Archive for July, 2018

Can cell phone use cause ADHD?

Claire McCarthy, MD

Faculty Editor, Harvard Health Publishing

Researchers found that teenagers who engaged in high-frequency use of various digital media activities were more likely to have symptoms of ADHD. While this is not conclusive, it raises questions about whether too much smartphone use can affect teens’ development and behavior.

Top searches on health topics? It may depend on where you live

Robert H. Shmerling, MD

Faculty Editor, Harvard Health Publishing

The results of online searches on health topics vary greatly from state to state, even though common conditions occur everywhere.

New blood test guides researchers toward the best treatment for aggressive prostate cancer

Charlie Schmidt

Editor, Harvard Medical School Annual Report on Prostate Diseases

Tumors that spread, or metastasize, in the body shed cells into blood that doctors can scrutinize for insights into what a patient’s cancer might do. Analyzing these so-called circulating tumor cells (CTCs) isn’t part of routine care yet, in part because they’re so hard to pick out of the millions of normal cells in a […]

CPR: A neglected but important part of fighting the opioid crisis

Naloxone is an important tool in treating someone who has overdosed on opioids, but equally important is knowing CPR, which can keep blood flowing in a person who isn’t breathing until naloxone takes effect.

Belly fat linked with higher heart disease risk

Too much fat around your middle increases the chance of a heart attack. Lifestyle changes and regular exercise will help you maintain a healthy weight, avoid or reduce belly fat, and lower your risk for heart disease.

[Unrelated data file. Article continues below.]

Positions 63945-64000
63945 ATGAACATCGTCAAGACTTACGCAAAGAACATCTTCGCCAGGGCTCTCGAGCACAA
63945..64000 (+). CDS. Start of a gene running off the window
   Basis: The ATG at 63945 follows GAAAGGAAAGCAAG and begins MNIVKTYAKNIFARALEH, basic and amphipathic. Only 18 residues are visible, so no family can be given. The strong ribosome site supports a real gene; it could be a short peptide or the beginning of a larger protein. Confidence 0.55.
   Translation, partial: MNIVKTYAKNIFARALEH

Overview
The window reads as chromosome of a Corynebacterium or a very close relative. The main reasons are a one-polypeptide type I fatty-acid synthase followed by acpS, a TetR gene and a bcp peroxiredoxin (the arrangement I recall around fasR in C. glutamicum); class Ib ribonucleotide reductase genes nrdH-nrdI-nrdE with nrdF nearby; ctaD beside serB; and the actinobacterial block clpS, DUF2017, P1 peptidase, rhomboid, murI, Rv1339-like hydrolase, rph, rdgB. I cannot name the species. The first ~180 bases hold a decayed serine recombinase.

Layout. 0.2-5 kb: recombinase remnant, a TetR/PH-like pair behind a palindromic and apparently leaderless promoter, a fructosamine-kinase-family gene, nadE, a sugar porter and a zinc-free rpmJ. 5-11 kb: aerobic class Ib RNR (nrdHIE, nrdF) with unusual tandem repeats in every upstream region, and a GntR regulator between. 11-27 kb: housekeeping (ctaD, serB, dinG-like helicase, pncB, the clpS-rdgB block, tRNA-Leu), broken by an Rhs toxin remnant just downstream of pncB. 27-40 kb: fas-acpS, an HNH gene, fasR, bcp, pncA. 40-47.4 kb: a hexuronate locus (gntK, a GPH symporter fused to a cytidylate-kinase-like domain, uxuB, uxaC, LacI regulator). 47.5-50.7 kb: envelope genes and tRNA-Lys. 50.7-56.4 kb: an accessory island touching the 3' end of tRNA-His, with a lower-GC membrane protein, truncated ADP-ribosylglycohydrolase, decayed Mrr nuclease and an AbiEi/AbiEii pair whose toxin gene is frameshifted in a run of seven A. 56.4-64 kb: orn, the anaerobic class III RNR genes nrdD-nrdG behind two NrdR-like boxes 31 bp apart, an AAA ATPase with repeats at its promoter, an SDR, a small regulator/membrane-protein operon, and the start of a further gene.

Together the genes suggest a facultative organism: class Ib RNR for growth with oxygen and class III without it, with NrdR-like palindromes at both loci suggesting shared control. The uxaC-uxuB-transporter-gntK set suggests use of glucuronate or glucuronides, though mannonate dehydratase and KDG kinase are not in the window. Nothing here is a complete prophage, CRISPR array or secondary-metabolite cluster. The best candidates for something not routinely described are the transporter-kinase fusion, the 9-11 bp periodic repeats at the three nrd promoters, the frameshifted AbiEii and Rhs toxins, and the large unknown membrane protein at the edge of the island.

Health benefits of coffee and a proposed warning label

Robert H. Shmerling, MD

Faculty Editor, Harvard Health Publishing

A chemical produced during the process of roasting coffee is considered potentially harmful, but the amounts are small, and the potential health benefits of drinking coffee are likely to outweigh any potential risk.

Common food additives and chemicals harmful to children

Claire McCarthy, MD

Faculty Editor, Harvard Health Publishing

Food additives and chemicals are common in all kinds of products, including packaging and personal care items, and pose greater risk to children than to adults. Simple steps to minimize exposure are sensible and do not require radical lifestyle changes.

Do I have anxiety or worry: What’s the difference?

Everyone experiences anxiety (and a certain amount can be beneficial), but some people’s anxiety levels are high enough to be considered a clinical disorder. If your feelings of anxiety are somewhere in the middle, there are strategies you can use to bring them down to a less distressing level.

10 tricks to reduce salt (sodium) in your diet

Most people regularly exceed the recommended daily amount of sodium, but making some simple food substitutions in your regular eating habits can help you trim your salt intake.

How long will my hip or knee replacement last?

Robert H. Shmerling, MD

Faculty Editor, Harvard Health Publishing

Anyone who needs a knee or hip replacement wants to know if it will be permanent, or if the replacement will need to be replaced at some point. While this is impossible to predict, and many factors affect longevity of replacement joints, data from past surgeries can help give some idea of what a person can expect.